Laboratory and Clinical Investigations Into the Diagnosis and Management of Fissure Caries Using Fissure Sealant, Glass Ionomer (Polyalkenoate) Cement and Composite Resin

Gray, Gordon Brian (1995) Laboratory and Clinical Investigations Into the Diagnosis and Management of Fissure Caries Using Fissure Sealant, Glass Ionomer (Polyalkenoate) Cement and Composite Resin. DDS thesis, University of Glasgow.

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This thesis comprises a series inter-related studies designed to elucidate aspects of the diagnosis and management of fissure caries using "sealant restorations". In a preliminary study, the use of the probe in addition to visual inspection did not improve the validity of the decisions to leave untreated, fissure seal or investigate fissures in a group of extracted teeth. A group of Community Dental Officers participated in a large survey/field trial in which they recorded details of 569 investigative cavities prepared in fissures. They were asked to predict the size of the lesion. As the size of the lesion increased, the accuracy of the prediction reduced and was not improved in operators using the probe. Caries lesions were most frequently underestimated in right mandibular first molars and both mandibular second molar teeth. The restorations in the field trial were assessed after 6 months, 1 year and 2 years. Sealant restorations were placed predominantly in first permanent molar teeth. The figures for complete retention of fissure sealant after 6, 12 and 24 months were: 56, 42 and 34% for therapeutic fissure sealants; 25, 17 and 9% for intra-enamel composite sealant restoration; 21, 12 and 13.8% for glass ionomer sealant restorations and 28, 19 and 18% for laminate sealant restorations. It was estimated that at the end of the two year field trial over 85% of restorations would survive a further one to two years and 37% would survive for more than two years. Eighty-seven to ninety-two percent of restorations required either no treatment of minimal additions of further fissure sealant. Improved retention of sealant was found with increasing age of patient at the time of restoration placement and with reduced size of restoration surface. Loss of fissure sealant from the surface of the restorative materials was noted more frequently than from the adjacent fissures of the occlusal surfaces of molar teeth. In vitro studies designed to investigate means of optimising shear bond strength of fissure sealant to restorative materials showed that when the base resin systems in the composite and fissure sealant are different, the mean shear bond strengths are significantly reduced. A significant increase in shear bond strength was noted, with both light and self cured fissure sealant, when Scotchbond Dual Cure was applied to the glass ionomer cement surface. A hospital based clinical trial with strict protocols was carried out to demonstrate the optimum performance of 150 sealant restorations. No restorations were lost and in the small type 2 restorations (n=15), 100% retention of fissure sealant was noted. In the larger type 4 restorations, complete fissure sealant retention was observed in 67% of teeth (n=97). The presence of small composite restorations did not adversely affect fissure sealant retention. Fissure sealant retention to glass ionomer cement restorations was significantly less (P<0.05).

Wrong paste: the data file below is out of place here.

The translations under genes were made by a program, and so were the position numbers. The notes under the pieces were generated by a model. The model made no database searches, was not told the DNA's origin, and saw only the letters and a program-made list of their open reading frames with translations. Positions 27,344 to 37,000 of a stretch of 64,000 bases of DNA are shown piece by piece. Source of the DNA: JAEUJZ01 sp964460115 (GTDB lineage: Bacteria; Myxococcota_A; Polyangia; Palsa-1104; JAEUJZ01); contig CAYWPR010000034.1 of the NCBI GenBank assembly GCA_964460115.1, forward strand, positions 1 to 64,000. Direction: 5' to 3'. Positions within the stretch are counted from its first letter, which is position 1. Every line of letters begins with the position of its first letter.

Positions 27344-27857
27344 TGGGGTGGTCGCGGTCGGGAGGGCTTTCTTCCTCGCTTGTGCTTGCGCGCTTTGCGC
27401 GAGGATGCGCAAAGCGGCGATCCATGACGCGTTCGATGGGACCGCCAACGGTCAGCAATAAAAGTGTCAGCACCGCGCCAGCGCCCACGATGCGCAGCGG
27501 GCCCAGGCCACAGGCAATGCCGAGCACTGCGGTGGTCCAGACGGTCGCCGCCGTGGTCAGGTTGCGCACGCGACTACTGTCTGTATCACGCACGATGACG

Item Type: Thesis (DDS)
Qualification Level: Doctoral
Additional Information: Adviser: R C Paterson
Keywords: Dentistry
Date of Award: 1995
Depositing User: Enlighten Team
Unique ID: glathesis:1995-75375
Copyright: Copyright of this thesis is held by the author.
Date Deposited: 19 Nov 2019 20:22
Last Modified: 19 Nov 2019 20:22

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